I’ve been “traditionally published” many times. Many more times, in fact, than I have self-published. The whole world of being an author/publisher is new to me and at time I miss the simpler days when I just wrote books. “Other people” worried about my grammar mistakes! “Other people” figured out the marketing. Sometimes, “other people” chose the titles. And always “other people” figured out what would make an attractive, meaningful and sales-inducing cover.
Now, though, choosing a cover is one of my many responsibilities. I’m going to share with you the top 5 mistakes I’ve made along the way with the pictures to prove it. Are you ready for some ugly and some obvious? Here we go:
5. DON’T design it yourself or hire a friend– unless you or they are an experienced cover artist.
Trust me on this. I’ve learned this one the hard way. You see, I had what I thought was a brilliant idea: to hire a teenaged artist to do the cover for a book about teens. She’d read the story and loved it and I fell in the love with the idea of it all. The result was a very nice illustration… that completely fell flat beyond the audience of the two of us!
I still like this illustration a lot (and if you’ve read Liam’s Promise, you probably can understand why it appeals to me!) But the image reads muddy and the black and white just didn’t capture readers’ attention. I had to abandon it. Sadly, I think I hurt my teen artist’s feelings in the process. She wasn’t ready (yet) for this kind of project. I needed a professional, who understood the book biz in a way that she didn’t.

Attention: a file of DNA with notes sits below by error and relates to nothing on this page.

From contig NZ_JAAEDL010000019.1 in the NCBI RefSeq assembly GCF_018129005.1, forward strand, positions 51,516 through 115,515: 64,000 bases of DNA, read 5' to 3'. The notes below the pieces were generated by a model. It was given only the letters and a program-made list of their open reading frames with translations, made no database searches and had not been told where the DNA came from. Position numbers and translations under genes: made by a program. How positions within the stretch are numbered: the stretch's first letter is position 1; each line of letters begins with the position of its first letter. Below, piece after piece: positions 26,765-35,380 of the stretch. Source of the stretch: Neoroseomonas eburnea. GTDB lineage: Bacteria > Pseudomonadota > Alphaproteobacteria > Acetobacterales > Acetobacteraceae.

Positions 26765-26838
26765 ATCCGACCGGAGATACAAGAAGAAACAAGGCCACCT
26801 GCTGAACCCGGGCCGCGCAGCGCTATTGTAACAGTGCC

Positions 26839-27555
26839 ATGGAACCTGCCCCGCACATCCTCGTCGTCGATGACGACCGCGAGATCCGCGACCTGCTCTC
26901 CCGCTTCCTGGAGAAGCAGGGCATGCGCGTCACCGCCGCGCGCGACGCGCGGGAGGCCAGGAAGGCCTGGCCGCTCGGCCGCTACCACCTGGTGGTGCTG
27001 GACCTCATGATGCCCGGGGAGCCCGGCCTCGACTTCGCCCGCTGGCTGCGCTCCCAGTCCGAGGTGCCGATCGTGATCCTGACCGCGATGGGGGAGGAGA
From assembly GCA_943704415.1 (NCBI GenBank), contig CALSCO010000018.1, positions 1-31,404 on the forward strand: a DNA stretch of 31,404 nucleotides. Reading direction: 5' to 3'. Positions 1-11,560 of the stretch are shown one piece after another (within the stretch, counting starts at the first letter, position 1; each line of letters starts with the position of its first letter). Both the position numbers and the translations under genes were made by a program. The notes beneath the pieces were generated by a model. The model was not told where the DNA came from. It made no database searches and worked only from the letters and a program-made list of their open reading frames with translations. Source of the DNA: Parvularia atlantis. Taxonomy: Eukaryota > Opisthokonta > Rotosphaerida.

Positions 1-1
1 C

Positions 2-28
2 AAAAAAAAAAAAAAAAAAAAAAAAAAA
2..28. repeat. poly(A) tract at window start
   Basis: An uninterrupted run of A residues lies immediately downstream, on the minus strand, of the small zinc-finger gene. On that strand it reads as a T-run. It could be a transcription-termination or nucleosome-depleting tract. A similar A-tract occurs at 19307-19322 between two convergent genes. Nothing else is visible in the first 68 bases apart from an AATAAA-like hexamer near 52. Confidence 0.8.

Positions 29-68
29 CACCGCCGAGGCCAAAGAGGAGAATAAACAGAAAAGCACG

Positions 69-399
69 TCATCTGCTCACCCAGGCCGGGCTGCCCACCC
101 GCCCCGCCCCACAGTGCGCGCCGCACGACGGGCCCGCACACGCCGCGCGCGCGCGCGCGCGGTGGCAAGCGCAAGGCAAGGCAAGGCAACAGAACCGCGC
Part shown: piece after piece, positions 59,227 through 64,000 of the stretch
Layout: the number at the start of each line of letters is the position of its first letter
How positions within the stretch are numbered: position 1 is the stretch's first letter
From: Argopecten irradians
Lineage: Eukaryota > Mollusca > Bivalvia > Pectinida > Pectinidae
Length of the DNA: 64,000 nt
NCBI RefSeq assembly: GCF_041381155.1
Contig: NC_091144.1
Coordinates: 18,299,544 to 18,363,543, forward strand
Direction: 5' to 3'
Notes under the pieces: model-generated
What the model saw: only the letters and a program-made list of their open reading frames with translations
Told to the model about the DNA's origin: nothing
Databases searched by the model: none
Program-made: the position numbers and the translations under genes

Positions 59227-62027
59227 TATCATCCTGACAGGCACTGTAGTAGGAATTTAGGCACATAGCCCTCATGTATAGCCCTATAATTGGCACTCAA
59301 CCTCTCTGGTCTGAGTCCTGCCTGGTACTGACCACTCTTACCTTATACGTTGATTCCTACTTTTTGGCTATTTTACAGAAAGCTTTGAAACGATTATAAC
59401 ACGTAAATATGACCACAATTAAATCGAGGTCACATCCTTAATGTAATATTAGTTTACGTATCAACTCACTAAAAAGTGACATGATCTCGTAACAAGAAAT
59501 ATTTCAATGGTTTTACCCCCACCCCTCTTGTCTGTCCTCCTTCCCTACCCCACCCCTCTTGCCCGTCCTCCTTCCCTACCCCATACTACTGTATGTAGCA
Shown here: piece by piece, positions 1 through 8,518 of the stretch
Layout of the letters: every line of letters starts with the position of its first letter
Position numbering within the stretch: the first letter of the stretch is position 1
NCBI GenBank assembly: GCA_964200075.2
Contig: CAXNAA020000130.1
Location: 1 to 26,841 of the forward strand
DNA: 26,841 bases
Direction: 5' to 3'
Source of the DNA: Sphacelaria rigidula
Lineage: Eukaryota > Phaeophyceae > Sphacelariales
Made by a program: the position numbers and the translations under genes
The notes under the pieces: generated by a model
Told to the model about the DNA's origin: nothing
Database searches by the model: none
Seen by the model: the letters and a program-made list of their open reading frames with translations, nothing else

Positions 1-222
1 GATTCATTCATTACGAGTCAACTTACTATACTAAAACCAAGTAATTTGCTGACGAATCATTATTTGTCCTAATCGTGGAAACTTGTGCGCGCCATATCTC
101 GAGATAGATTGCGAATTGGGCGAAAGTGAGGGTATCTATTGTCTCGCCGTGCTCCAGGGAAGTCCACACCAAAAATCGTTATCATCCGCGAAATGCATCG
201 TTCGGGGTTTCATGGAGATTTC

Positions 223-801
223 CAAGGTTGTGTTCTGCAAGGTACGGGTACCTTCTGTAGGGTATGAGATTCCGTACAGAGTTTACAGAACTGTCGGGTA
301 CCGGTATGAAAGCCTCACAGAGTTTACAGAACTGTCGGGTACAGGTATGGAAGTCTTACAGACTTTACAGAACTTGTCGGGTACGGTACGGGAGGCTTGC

Lesson learned. Falling in love with your own “concept” is a nice exercise in ego, but book covers are designed for one purpose: to sell books. I’m a writer, not an artist. And I (still) have a lot to learn about what images appeal to readers.
I needed an expert with experience. I needed someone who could explain all the reasons my cute “concept” wouldn’t work. And if you want an eye-catching cover that sells, you do, too!
4. DON’T ignore what you see on bookstore and library shelves.
Shortly after I realized that my first cover for Liam’s Promise wasn’t going to work, I did what I should have done FIRST: I went to the bookstore, plopped myself down in the Young Adult section and then the Science Fiction section and looked at covers.
I quickly realized that if I wanted to appeal to a hard science fiction audience, a wild, fanciful illustration could work. But if I really wanted to appeal to YA audience, I needed a clear image of a young person on the cover. Photographs were “hot” in the market I wanted to sell to–in fact, they were everywhere!